By Ch2 Sports Director Ed Kilgore
Anybody who follows the NFL is familiar with all the cliche's about how to win: 1- Score more points than the other guy! Ok, that was just being smart, but the other phrases are just about as obvious.
Win the turnover battle, or at least don't lose it. Run and stop the run. Be solid on special teams. There are others too, but these phrases are probably what we hear coaches and players repeat - ad nauseam - both before and after every game.
The Bills finally picked up their first win of the season by following the winning formula, which is so easy to talk about and so difficult to actually do.
The Bills didn't win the turnover battle against the Lions, but they didn't lose it either, as the Bills came up with an interception but also lost a fumble. Even is ok.
Run and stop the run. The Bills were winless based on this aspect of the game more than any other, as I see it, before they whipped the Lions. The Bills wisely opened the game - this is Chan Gailey stuff and the reason he is a reason for optimism and not pessimism at this point - by having Ryan Fitzpatrick stretch the field. The Bills didn't "hit" anything until a 43-yard completion to Lee Evans in the second quarter, but that wasn't really the point.
Gailey knew the Lions have a strong front seven and they are tough to run on, so the idea was to stretch them out by making them aware of the downfield pass - you know, the downfield pass that Trent Edwards never threw? - and it worked.
That, and the fact the Bills re-tooled offensive line, which had Mansfield Wrotto (who's he?) at right tackle, did a great job of giving Fred Jackson some creases, and probably most importantly, the great effort of Jackson helped the Bills rush for 151 yards on 33 carries. That is outstanding. Jackson had a huge day, even after suffering a brief pinched nerve behind a knee, as he scored a rushing td and rushed for 133 yards on 25 carries and added another 37 yards on 6 receptions including a 16 yard td catch.
On the other side, the Bills defense, which came into the game ranked dead LAST in the NFL against the run, giving up over 170 yards a game, limited the Lions to 76 yards on 26 attempts, for a 2.9 average. That's how you win football games.
After the game, Gailey said one reason for the Bills improved play on defense in recent games - especially against the run - was due to the fact defensive coordinator George Edwards is disguising his defenses more effectively, and using more blitzes, even though that puts more pressure on the defensive backs. Fortunately, at least so far, the db's are handling their added responsiblities well, and the approach is working.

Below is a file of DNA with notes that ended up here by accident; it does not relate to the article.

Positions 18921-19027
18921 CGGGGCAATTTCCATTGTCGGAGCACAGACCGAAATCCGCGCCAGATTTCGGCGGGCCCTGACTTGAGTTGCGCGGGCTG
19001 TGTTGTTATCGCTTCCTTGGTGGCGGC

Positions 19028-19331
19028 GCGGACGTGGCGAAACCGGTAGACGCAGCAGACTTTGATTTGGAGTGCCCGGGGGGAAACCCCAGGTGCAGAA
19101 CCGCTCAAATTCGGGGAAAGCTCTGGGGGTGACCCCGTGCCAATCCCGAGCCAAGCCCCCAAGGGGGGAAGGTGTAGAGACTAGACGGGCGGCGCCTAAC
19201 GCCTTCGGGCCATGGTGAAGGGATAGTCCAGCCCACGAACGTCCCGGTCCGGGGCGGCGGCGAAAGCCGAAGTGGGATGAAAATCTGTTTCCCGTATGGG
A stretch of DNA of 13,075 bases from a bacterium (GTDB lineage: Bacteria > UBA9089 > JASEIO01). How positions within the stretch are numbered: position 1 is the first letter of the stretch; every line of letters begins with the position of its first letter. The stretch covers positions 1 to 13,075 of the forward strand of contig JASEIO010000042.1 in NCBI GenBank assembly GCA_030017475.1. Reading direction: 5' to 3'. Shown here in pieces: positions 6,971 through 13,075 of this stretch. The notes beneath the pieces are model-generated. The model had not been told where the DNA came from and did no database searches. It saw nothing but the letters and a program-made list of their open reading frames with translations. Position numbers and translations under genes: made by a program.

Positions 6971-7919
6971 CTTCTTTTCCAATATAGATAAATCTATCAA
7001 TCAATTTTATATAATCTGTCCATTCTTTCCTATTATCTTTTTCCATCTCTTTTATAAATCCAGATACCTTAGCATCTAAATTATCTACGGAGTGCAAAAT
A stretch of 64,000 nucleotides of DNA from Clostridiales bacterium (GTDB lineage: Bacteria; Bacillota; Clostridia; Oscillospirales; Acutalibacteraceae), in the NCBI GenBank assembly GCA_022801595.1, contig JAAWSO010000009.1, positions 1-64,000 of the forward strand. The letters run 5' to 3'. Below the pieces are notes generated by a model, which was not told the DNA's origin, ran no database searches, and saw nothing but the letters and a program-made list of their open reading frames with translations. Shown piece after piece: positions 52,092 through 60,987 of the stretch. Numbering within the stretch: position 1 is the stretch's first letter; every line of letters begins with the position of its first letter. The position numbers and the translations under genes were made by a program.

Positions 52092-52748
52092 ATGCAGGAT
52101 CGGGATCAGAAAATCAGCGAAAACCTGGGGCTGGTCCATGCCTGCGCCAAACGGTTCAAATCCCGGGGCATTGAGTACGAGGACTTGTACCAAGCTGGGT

Good thing, because the way the Bills "d" started the season with a stretch of 5 straight games of 34 points or more allowed, Edwards wouldn't have been working for the Bills much longer.
Yes, Lions backup qb Shaun Hill (Matthew Stafford was hurt again and out) did throw for 323 yards in the game, but the stat is misleading since it led to only one Detroit touchdown. On the other hand, Fitzpatrick had a very average day with 146 yards on 12-24 attempts. But along with a touchdown pass, Fitzpatrick also didn't throw any interceptions and was sacked only once.
The Bills special teams at least held their own. Unfortunately, Leodis McKelvin had a 78-yard punt return for a touchdown nullified by a ticky-tack holding call on Jon Corto, or the Bills would have had a decided advantage on special teams. This is where the Bills actually have depth above and beyond that of most NFL teams; even with the loss of #1 pick C.J. Spiller early with a hamstring injury, and even with Roscoe Parrish out, the Bills have an explosive returner in McKelvin still available.
To uninterested NFL observers, and there are plenty of them when it comes to the outcome of the Bills-Lions game, this was a very big win for the Bills organization. Yes, if they start winning now it might blow their shot at that #1 pick - likely the franchise qb they really need - but the younger players need to have some success to achieve future success.
At least, for one game, the Bills finally did find out what success feels like.